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Title: Neolithic society in northern Greece : the evidence of ground stone artefacts
Author: Tsoraki, Christina
Awarding Body: University of Sheffield
Current Institution: University of Sheffield
Date of Award: 2009
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Analysis of ground stone technology from the Neolithic of Greece rarely goes beyond incomplete descriptive accounts to focus on the activities performed with these tools and the contexts of their use. Ground stone products are seen as mundane static objects devoid of meaning and lacking significance. The aim of this thesis is to move away from incomplete accounts of ground stone technology and static typologies. Drawing upon the concepts of the chaine operatoire and 'object biographies' this thesis investigates ground stone technology as a social practice focusing on the life-cycle of artefacts from raw material selection to final deposition. The underlying premise is that a contextual approach can contribute to understanding the ways in which the production, consumption and discard of ground stone artefacts were structured within different forms and scales of social practice and the manner in which these differences articulated different meanings and social understandings. The aims of the thesis were materialised through the study of the rich ground stone assemblage from the LN settlement of Makriyalos, Greece. The analysis of the chaine operatoire of the Makriyalos ground stone assemblage revealed diverse technological choices expressed throughout the cycle of production and use. Established traditions existed according to which specific materials were considered to be appropriate for the production of different objects. Furthermore, detailed analysis suggests that the resulting objects were far from mundane artefacts but were instead active media for expressing choices informed by cultural understandings of appropriateness. Building upon analysis of the chaine operatoire, spatial analysis of the Makriyalos assemblage indicated distinct depositional patterns of different categories of ground stone within and between the two phases of Makriyalos. This analysis offers significant insights into the way(s) these implements were incorporated into the social life of Makriyalos. Ultimately, the thesis demonstrates that ground stone artefacts were actively employed in the creation and negotiation of varied and distinct identities (individual vs. communal) that could be transformed through different contexts of practice.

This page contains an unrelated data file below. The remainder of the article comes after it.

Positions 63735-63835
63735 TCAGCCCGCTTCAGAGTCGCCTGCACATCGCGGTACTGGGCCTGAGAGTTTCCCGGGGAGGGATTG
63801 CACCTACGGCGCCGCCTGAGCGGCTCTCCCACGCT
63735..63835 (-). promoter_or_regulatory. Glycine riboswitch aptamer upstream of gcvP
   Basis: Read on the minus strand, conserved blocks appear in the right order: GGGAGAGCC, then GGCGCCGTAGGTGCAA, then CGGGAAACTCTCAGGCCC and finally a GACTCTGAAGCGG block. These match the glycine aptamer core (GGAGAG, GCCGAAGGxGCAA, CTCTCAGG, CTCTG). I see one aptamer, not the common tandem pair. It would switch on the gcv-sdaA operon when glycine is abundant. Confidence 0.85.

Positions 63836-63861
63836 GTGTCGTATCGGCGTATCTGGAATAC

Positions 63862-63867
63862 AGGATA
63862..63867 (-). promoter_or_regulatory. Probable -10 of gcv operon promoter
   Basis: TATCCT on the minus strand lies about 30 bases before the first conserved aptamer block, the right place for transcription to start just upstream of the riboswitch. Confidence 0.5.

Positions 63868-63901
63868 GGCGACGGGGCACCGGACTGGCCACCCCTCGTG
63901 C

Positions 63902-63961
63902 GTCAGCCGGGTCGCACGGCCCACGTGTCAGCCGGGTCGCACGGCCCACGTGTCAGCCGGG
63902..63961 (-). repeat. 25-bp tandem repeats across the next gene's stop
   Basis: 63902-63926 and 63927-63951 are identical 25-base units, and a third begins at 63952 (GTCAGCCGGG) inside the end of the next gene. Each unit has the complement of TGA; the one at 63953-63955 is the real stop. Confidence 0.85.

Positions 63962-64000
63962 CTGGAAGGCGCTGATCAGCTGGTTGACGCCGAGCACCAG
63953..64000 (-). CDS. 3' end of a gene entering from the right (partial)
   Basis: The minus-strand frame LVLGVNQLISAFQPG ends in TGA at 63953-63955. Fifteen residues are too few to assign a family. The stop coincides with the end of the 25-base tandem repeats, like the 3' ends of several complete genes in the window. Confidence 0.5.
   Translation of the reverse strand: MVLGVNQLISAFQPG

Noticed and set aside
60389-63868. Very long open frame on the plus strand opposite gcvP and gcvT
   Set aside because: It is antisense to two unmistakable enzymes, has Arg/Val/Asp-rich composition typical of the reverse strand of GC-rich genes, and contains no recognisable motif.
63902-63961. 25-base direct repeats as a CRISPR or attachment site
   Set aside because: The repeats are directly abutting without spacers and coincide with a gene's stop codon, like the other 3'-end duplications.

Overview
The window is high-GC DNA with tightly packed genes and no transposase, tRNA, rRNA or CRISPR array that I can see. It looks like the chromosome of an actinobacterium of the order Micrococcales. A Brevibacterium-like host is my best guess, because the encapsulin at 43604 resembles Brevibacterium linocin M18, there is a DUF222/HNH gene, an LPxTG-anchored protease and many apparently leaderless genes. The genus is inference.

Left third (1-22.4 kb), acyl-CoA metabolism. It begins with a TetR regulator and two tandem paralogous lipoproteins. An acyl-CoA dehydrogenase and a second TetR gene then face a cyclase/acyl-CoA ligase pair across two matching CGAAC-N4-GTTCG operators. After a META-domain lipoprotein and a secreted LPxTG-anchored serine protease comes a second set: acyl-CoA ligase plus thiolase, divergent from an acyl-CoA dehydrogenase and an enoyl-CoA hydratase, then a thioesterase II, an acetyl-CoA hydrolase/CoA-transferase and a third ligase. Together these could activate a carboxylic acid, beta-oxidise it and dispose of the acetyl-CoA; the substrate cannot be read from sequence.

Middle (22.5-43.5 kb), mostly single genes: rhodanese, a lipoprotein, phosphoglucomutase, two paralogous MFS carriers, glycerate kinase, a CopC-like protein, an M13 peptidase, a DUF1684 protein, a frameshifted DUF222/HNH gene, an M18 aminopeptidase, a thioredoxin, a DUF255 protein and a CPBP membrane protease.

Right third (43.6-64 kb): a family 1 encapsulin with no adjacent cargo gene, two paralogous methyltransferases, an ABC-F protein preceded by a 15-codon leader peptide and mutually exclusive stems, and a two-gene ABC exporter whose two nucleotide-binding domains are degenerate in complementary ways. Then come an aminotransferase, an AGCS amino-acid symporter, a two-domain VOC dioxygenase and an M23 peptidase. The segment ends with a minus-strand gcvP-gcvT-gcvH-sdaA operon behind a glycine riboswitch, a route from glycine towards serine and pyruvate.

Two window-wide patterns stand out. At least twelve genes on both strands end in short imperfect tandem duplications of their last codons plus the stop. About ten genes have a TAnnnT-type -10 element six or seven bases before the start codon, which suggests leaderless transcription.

Supervisor: Not available Sponsor: Not available
Qualification Name: Thesis (Ph.D.) Qualification Level: Doctoral
EThOS ID:  DOI: Not available